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Sometimes you need to take a hash function of a pointer; not the object the pointer points to, but the pointer itself. Lots of the time, folks just punt and use the pointer value as an integer, chop off some high bits to make it fit, maybe shift out known-zero bits at the bottom. Thing is, pointer values aren't necessarily well-distributed in the code space; in fact, if your allocator is doing its job, there's an excellent chance they're all clustered close together.

So, my question is, has anyone developed hash functions that are good for this? Take a 32- or 64-bit value that's maybe got 12 bits of entropy in it somewhere and spread it evenly across a 32-bit number space.

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up vote 19 down vote accepted

This page lists several methods that might be of use. One of them, due to Knuth, is a simple as multiplying (in 32 bits) by 2654435761, but "Bad hash results are produced if the keys vary in the upper bits." In the case of pointers, that's a rare enough situation.

Here are some more algorithms, including performance tests.

It seems that the magic words are "integer hashing".

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And when you search for "integer hashing", you get pointed to another SO page that this one effectively duplicates. :-) – Steven Sudit Aug 9 '10 at 17:56
Thanks. It didn't occur to me to search for "integer hashing" because I was stuck on the values being pointers, but those pages look very helpful. – zwol Aug 9 '10 at 18:08
But on a 32-bits system the upper bits of addresses can very well be in use... – Henk Holterman Aug 10 '10 at 18:20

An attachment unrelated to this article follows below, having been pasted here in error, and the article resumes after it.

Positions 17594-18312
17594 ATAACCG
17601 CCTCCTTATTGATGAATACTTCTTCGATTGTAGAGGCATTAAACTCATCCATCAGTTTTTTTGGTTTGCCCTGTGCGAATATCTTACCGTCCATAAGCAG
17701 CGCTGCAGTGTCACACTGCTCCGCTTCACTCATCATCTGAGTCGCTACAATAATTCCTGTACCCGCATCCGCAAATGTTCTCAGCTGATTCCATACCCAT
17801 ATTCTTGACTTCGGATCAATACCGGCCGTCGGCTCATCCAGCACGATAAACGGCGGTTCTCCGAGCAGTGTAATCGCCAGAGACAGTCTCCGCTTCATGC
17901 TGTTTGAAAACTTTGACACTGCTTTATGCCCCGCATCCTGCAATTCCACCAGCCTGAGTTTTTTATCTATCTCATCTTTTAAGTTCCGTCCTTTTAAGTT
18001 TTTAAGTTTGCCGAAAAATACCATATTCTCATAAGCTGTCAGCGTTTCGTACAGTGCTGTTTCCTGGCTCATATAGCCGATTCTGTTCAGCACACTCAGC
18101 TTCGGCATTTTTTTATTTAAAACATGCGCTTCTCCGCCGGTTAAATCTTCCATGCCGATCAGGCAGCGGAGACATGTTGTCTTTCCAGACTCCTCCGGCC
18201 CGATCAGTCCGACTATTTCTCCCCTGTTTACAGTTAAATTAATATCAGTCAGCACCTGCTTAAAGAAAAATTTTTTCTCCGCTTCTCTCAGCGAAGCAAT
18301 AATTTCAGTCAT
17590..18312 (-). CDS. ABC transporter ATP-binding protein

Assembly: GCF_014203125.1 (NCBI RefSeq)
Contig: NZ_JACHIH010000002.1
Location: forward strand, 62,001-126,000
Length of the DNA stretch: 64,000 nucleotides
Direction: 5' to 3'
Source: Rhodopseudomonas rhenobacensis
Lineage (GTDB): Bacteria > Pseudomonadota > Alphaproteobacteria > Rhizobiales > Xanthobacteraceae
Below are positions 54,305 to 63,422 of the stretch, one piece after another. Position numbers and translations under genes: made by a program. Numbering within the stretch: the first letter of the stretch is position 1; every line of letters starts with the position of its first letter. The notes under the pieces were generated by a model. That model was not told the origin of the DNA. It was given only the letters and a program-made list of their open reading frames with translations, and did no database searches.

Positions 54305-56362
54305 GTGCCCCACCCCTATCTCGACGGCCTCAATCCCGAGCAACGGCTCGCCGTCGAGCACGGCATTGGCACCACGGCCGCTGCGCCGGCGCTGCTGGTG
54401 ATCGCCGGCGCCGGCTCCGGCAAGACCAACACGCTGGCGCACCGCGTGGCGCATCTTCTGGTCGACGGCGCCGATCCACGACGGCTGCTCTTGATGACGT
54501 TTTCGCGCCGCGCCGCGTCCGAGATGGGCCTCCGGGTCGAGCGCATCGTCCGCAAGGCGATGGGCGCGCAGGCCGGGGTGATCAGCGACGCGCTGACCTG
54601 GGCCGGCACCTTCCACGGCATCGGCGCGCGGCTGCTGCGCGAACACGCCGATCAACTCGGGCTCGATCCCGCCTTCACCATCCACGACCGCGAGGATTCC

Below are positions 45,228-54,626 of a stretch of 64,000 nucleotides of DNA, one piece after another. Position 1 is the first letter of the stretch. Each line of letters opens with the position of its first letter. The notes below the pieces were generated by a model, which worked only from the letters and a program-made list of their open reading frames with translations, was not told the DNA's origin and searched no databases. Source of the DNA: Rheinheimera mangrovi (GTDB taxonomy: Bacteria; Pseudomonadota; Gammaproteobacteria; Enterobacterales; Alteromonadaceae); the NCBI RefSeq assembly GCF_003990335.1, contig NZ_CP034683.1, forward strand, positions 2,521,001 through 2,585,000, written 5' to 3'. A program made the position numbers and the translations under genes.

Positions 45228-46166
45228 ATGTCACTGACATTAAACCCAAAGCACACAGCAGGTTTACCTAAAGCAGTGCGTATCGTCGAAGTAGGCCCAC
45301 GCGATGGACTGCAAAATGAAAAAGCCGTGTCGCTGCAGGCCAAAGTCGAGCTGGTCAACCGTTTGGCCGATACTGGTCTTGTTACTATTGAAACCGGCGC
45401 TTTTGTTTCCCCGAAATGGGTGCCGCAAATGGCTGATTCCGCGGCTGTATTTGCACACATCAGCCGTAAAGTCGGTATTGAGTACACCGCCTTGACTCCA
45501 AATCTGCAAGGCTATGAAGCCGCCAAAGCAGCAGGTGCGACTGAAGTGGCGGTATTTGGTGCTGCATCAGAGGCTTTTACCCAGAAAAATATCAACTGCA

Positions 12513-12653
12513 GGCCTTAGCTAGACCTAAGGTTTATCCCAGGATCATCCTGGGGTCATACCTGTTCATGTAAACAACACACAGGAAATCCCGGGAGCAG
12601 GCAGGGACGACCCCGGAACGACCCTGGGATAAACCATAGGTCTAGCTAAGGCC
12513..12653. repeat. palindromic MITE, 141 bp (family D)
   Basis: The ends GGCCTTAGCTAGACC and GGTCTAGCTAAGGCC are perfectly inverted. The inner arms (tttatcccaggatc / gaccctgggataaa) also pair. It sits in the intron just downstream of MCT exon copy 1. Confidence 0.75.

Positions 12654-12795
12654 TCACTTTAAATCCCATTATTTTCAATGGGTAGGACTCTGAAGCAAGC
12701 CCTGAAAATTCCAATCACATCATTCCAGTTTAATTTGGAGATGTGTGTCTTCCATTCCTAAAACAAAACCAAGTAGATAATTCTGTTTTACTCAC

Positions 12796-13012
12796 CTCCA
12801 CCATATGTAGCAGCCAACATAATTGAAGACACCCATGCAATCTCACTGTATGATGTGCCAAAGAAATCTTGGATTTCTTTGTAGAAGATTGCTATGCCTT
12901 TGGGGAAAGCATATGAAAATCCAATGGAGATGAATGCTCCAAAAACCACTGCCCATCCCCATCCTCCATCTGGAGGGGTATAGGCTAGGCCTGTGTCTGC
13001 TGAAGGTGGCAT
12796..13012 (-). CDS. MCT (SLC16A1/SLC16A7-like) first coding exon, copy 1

seems first link is broken... – nielsbot Jan 21 '13 at 22:29

They'll likely exhibit locality, yes - but in the lower bits, which means objects will be distributed through the hashtable. You'll only see collisions if a pointer's address is a multiple of the hashtable's length from another pointer.

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That's not my intuition. I'd expect a typical (32-bit) pointer into the heap to be of the form CCCC XXX8 (hexadecimal) - high half constant or nearly so, maybe 12 bits of entropy in the low half, lowest nybble nigh-constant again. And the low half is likely to tick up by a number with a lot of twos in its prime factorization. – zwol Aug 9 '10 at 20:13
You already mentioned shifting the low bits out, though. If that's all the bits of entropy there are in the number, no amount of hashing is going to increase that, though. – Nick Johnson Aug 10 '10 at 9:48

If you know the lowest possible pointer address (which is often the case if you're working within a large buffer), just convert the pointer to an integer by subtracting the lowest possible pointer value; eg. that could be the buffer's base address. -Remember: pointer subtracted from pointer equals an offset (integer). So: Don't "chop off" bits; it's much better to convert to an offset. This will result in that the offset value is much smaller than a pointer value. It may help further to shift the pointer value right twice (eg. divide by 4) in some cases as well, before hashing it. The problem with pointers is often that small blocks of memory is likely to be allocated on the same address (eg. a block being freed and another block is taking the freed block's place).

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Why not just use an existing hash function?

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I suspect their motivation is speed. – Steven Sudit Aug 9 '10 at 17:54

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